A beautiful and inexpensive place in North America where oceanfront and lakeside lots can be had for the price of a small car (or a charming 3-bedroom home on several acres can be yours for les than the price of a luxury car). Sound like a dream? It's not.
This slice of Heaven does exist. Nestled in the North Atlantic on Canada's east coast, Nova Scotia is a little-known paradise steeped in Scottish, Irish and English history. For the potential expatriate or retiree, Nova Scotia has a lot to offer...inexpensive real estate, a low cost of living, unspoiled natural environment, friendly people and lifestyle opportunities to suit virtually every taste.
Coastal property prices are among the lowest in North America and with the local government rolling out the red carpet to newcomers, it has the potential to become North America’s next great retirement haven.
Nova Scotia has long been a favorite escape for savvy Canadians and Europeans, yet few Americans live or retire in this secretive outpost. Why? Well, perhaps it's because Nova Scotia isn't a destination you stumble across by accident.
Almost completely surrounded by water, it lies hidden between the Atlantic Ocean, the Bay of Fundy, the Northumberland Strait, and the Gulf of St. Lawrence. Canada’s second-smallest province (21,425 square miles), Nova Scotia is about half the size of Pennsylvania with a population of just under 1 million people.
Its craggy 4,600-mile coastline is dotted with quaint fishing villages, lighthouses and working seaports. Over 3,800 islands lie off its shores (some are for sale); the largest being Cape Breton, which is nearly a quarter size of mainland Nova Scotia. Most of Nova Scotia’s population is concentrated along the coast.
The largest city is the capital, Halifax, in which about 40% of the province’s population lives (much of the interior is heavily forested and sparsely populated). The area's most famous part-time residents have included Jack Nicholson, Demi Moore, Paul Simon, Billy Joel, Roger Moore, and Alan Arkin, all of whom have had summer homes here.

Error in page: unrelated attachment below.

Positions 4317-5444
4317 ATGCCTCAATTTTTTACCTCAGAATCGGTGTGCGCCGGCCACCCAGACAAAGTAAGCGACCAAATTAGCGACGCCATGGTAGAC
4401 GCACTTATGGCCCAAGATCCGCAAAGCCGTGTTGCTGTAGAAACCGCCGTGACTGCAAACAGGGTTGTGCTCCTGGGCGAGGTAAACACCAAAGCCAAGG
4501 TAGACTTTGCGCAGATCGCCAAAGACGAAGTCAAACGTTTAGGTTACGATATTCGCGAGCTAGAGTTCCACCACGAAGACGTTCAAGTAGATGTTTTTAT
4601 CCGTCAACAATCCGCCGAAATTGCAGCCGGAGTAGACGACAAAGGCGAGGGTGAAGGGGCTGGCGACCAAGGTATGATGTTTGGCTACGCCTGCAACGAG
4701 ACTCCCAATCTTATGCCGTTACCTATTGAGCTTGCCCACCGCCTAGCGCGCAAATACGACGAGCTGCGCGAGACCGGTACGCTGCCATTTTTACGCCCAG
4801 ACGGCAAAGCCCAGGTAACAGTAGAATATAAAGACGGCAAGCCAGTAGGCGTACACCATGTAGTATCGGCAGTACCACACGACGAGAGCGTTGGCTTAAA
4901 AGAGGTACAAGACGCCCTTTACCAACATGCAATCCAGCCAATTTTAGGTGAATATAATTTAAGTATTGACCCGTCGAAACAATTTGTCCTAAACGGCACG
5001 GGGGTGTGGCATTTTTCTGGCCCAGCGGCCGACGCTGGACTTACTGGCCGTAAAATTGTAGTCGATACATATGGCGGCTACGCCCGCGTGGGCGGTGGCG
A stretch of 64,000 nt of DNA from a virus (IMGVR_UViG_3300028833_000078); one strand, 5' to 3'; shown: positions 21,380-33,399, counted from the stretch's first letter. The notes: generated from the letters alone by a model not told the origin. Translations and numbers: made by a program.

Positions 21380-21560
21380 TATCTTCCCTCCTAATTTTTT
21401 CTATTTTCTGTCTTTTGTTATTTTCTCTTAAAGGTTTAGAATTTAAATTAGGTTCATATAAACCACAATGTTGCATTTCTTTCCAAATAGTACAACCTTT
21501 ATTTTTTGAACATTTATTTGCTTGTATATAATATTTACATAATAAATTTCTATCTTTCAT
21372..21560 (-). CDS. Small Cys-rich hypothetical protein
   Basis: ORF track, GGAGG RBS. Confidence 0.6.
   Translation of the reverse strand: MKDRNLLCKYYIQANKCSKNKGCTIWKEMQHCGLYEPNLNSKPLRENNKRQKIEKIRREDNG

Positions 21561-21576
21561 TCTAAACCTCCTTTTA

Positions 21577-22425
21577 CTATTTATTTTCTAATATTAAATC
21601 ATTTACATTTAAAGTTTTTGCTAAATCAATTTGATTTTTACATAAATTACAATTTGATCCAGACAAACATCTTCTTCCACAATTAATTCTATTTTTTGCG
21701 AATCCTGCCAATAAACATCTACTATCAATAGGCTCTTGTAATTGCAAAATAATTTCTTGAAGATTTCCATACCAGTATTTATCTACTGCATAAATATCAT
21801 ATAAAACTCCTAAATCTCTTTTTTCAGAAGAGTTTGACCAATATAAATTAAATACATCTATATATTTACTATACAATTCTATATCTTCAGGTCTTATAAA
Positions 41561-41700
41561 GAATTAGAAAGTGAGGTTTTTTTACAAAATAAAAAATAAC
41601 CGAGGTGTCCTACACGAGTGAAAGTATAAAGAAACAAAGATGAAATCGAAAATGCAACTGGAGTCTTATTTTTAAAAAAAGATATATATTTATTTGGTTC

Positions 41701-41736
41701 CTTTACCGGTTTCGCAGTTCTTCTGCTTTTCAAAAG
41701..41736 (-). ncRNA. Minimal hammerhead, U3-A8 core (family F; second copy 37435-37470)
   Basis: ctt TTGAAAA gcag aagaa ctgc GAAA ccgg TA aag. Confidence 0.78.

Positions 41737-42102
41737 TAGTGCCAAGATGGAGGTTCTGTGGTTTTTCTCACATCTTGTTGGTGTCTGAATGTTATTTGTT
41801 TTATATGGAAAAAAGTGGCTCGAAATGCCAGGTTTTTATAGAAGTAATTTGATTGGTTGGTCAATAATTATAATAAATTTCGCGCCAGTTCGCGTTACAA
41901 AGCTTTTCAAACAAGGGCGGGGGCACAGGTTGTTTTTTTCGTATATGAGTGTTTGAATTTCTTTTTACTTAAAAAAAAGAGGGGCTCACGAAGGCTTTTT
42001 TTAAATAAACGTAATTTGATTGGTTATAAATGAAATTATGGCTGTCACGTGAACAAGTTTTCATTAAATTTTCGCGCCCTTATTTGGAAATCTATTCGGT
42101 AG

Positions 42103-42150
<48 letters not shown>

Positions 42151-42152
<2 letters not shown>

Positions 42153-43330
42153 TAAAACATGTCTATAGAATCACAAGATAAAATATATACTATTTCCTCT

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Nova Scotia is one of those places that can seduce you through its sheer natural beauty.
The seemingly endless stretches of picturesque coastline, a lush green countryside, the beautiful colors of autumn, and the friendliness of its people, make it one of the most livable places in North America. Nova Scotia has a bit of something for everyone: old-world European architecture, everything is close to the water, New England-style charm, great restaurants and leisure opportunities, and slow-paced towns that haven't changed much since the 19th Century, where fishing and enjoying the outdoors is a way of life.
The climate is another plus. Summer temperatures range from the mid 60s to the low 80s, with the winters being much milder (with less snow) that you'd expect to see north of the border. Like the United States, Canada has a fully democratic system that respects individual rights and freedoms.
Compared with many places in the United States, Nova Scotia enjoys a low crime rate, with incidents of violent being remarkably low. Americans don't need a visa to spend up to 180 days as a tourist in Canada and non-citizens may buy property without restrictions.
Excerpted from "Nova Scotia: Cheap Living And Retirement In Canada's Hidden Paradise" in Escape From America Magazine, Issue 71.